BEHIND THE WHEEL
Editor’s thoughts and opinions on this month’s motoring happenings.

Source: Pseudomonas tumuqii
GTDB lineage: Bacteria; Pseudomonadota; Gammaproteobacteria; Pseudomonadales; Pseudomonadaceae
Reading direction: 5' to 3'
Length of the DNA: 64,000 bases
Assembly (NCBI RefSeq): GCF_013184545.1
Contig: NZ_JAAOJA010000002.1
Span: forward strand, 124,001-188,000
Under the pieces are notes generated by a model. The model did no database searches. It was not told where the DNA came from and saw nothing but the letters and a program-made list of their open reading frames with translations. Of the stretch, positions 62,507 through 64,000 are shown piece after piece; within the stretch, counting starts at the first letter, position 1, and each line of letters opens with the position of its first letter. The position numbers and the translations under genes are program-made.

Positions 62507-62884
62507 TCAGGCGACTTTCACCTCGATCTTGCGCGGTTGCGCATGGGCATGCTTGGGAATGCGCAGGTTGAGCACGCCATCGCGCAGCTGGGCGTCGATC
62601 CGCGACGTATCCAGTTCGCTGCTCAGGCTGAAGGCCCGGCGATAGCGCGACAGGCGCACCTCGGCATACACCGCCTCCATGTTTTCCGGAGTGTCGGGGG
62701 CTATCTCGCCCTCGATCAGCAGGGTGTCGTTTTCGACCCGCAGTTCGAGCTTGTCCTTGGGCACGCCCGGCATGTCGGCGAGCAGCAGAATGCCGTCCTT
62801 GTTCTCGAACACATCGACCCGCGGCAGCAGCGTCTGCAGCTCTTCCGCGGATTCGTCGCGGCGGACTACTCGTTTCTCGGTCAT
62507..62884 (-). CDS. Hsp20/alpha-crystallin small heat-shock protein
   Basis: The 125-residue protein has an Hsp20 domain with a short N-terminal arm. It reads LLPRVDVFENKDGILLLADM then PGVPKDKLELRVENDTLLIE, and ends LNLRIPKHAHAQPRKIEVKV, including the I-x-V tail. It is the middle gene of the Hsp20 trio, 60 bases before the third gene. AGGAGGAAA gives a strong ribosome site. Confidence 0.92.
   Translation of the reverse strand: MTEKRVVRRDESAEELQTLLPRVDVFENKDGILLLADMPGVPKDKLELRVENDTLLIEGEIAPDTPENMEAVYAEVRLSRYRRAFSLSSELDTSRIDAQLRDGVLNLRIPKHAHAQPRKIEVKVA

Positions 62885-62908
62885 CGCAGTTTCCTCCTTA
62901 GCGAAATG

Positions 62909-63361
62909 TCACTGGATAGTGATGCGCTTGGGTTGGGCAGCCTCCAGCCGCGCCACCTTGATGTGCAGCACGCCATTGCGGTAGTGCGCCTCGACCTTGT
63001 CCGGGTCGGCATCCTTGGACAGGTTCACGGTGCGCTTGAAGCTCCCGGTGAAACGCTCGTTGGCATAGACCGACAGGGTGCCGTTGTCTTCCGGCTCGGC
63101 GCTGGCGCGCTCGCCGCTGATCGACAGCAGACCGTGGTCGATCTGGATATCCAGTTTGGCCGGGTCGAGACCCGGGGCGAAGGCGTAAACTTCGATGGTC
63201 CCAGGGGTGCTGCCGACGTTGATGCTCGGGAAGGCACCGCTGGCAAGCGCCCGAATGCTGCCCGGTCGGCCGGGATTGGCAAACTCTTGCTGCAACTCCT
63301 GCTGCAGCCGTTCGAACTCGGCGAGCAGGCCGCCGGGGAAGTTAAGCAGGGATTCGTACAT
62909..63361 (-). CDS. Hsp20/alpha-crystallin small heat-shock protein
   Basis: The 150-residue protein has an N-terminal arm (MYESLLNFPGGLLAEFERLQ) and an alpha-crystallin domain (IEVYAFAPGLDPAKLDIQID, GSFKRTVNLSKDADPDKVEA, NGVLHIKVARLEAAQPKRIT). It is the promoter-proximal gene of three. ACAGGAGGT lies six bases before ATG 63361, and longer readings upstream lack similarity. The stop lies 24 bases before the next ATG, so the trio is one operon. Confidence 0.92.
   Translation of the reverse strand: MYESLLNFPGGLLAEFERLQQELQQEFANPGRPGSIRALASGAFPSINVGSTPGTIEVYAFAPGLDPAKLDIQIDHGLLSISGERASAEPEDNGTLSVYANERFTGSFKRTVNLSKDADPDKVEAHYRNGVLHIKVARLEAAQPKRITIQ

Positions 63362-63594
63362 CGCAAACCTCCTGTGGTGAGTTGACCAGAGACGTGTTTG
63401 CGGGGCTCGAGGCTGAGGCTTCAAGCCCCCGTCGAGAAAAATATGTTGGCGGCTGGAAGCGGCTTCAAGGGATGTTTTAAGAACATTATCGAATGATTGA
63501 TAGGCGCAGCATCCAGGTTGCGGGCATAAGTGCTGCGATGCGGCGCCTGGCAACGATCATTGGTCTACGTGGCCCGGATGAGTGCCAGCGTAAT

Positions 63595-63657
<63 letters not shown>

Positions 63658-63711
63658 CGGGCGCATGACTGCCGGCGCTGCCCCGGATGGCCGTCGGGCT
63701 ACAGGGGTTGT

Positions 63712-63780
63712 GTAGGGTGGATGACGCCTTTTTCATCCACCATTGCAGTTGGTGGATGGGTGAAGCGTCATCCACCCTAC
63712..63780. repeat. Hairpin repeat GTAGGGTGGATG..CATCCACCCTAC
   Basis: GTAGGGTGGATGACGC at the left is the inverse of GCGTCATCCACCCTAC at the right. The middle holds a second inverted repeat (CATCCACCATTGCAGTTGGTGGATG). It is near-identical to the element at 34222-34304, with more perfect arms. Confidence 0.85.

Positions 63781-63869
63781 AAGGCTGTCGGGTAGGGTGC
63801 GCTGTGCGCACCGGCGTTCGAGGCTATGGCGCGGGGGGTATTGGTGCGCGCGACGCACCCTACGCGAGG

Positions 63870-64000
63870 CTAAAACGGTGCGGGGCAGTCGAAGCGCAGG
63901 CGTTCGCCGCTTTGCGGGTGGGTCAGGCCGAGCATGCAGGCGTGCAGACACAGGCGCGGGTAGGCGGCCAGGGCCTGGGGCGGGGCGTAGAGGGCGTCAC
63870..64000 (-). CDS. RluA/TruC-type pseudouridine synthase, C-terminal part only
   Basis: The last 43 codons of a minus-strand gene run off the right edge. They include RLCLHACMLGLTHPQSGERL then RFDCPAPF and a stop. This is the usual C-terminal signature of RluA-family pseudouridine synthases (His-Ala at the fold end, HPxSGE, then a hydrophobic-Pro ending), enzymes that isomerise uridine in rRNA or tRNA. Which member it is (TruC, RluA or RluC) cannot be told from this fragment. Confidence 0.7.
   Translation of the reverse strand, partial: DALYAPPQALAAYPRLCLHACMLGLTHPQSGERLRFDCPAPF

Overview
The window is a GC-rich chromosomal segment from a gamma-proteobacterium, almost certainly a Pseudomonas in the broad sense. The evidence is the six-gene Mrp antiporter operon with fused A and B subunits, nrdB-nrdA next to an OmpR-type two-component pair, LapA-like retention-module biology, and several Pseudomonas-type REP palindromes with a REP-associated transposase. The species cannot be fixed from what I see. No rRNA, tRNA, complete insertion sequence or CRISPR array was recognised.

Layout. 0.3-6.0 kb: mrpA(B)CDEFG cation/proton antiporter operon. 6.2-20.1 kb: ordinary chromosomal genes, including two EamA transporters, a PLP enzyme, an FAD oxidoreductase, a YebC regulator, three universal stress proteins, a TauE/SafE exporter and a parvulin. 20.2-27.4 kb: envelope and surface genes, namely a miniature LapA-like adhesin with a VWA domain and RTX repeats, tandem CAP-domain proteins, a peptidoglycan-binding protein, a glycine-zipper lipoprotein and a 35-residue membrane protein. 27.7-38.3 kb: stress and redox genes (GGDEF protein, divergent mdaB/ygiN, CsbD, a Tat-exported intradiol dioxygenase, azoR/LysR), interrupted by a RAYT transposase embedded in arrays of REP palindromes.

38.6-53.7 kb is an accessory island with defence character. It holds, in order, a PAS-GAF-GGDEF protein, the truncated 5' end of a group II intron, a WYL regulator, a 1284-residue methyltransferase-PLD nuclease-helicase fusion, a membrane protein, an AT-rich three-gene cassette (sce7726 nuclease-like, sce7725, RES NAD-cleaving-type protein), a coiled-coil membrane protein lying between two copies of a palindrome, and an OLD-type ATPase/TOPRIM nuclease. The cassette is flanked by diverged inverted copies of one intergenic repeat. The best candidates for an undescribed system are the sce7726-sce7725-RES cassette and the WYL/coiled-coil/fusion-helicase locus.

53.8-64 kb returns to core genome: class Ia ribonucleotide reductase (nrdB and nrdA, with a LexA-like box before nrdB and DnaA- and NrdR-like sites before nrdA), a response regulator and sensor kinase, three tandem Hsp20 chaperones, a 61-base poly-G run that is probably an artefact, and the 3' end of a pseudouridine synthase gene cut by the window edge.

clichéd excuse for lacking in quality. In the 1980s, ‘Made in Taiwan’ used to be a common marking on toys and products of volume, and somewhat, sometimes questionable quality; but times evolve and both quality and perception change – normally strictly in that order. Even Back to the Future III’S Doc Brown made a similar comment in 1955, when he assumed the cause of an electrical component problem was due to it being ‘made in Japan’. Of course by 1985, where the component came from, comes the reply: ‘all the best stuff is made in Japan’. A year later in 1986, a Korean car company launched locally, and by the end of the 1990s, was one of the best-selling cars in the country. And over the past 15 years, Hyundai has reliably produced a range of vehicles that have proven powerful, stylish and price competitive, especially for the equipment level. Fellow Korean carmaker Kia may have been a few years behind Hyundai in its development timeline, but over the recent decade, it’s produced some great models that have compared to the best global offerings from Japan and Europe. Even fellow Korean carmaker, Ssangyong’s most recent SUV, the Rexton G4 is a big step forward for the company and country, with the looming Musso promising similar things. In the early 2000s, ‘Chinese-made’ carried the stigma of cheap and not that cheerful, but over the past 20 years, it’s done and doing to the automotive world what Hyundai and Kia have both managed. In its early days, the Chinese car industry was more blatant and blase about its automotive copycatting… er, sorry, ‘styling influences’, but since then, the Chinese market as a whole has shown signs of improvement and maturity. While we still may be in relatively early phases, we have recently seen a run of impressively decent Chinese cars. Launched just five years ago, Haval is one that has shown promise for such a young company, with the H9 SUV tested last issue ranking as a solid, extremely well equipped and pricecompetitive SUV. Along with the H2 and H6, there’s a range of Haval SUVS covering all sizes, and though the H9 was not devoid of gripes, they were minor, particularly with the value-for-money reminder. Haval’s parent company Great Wall Motors produces the three-model Steed ute, and while it’s easy to dismiss its handful of shortcomings, there’s a niggling reminder that the price positions it as the second-cheapest ute in the country, behind Mahindra’s Pik-up. Foton’s Tunland is another Chinese ute that has proven itself as very solid for the price. Not forgetting LDV, the other player in the Chinese ute market, and arguably the best of the Chinese take-aways. In the $30-$40k bracket, it’s a nice niche found as the valuefor-money bellcurve starts to rise, well before the law of diminishing returns, while its key and conventional rivals all ‘start’ around the $40k mark, and progress up to and beyond $70k. It’s generally a matter of getting what you pay for, but like the Korean cars of decades past and to an extent still today, the Chinese products offer more for less, to help entice buyers, impress and prove themselves in the market. Cover up the badge, if you must, but the Chinese SUVS and utes are coming, they’re getting better with every model update, and continue to offer up solid alternatives to the likes of the popular models. While the likes of Ranger, Hilux, Colorado, Triton, Navara, BT-50 and D-max are the top sellers for good reason, the evolution of the Chinese brands are proving that cheap is no longer an automatic passage to nasty. Dean Evans – email@example.com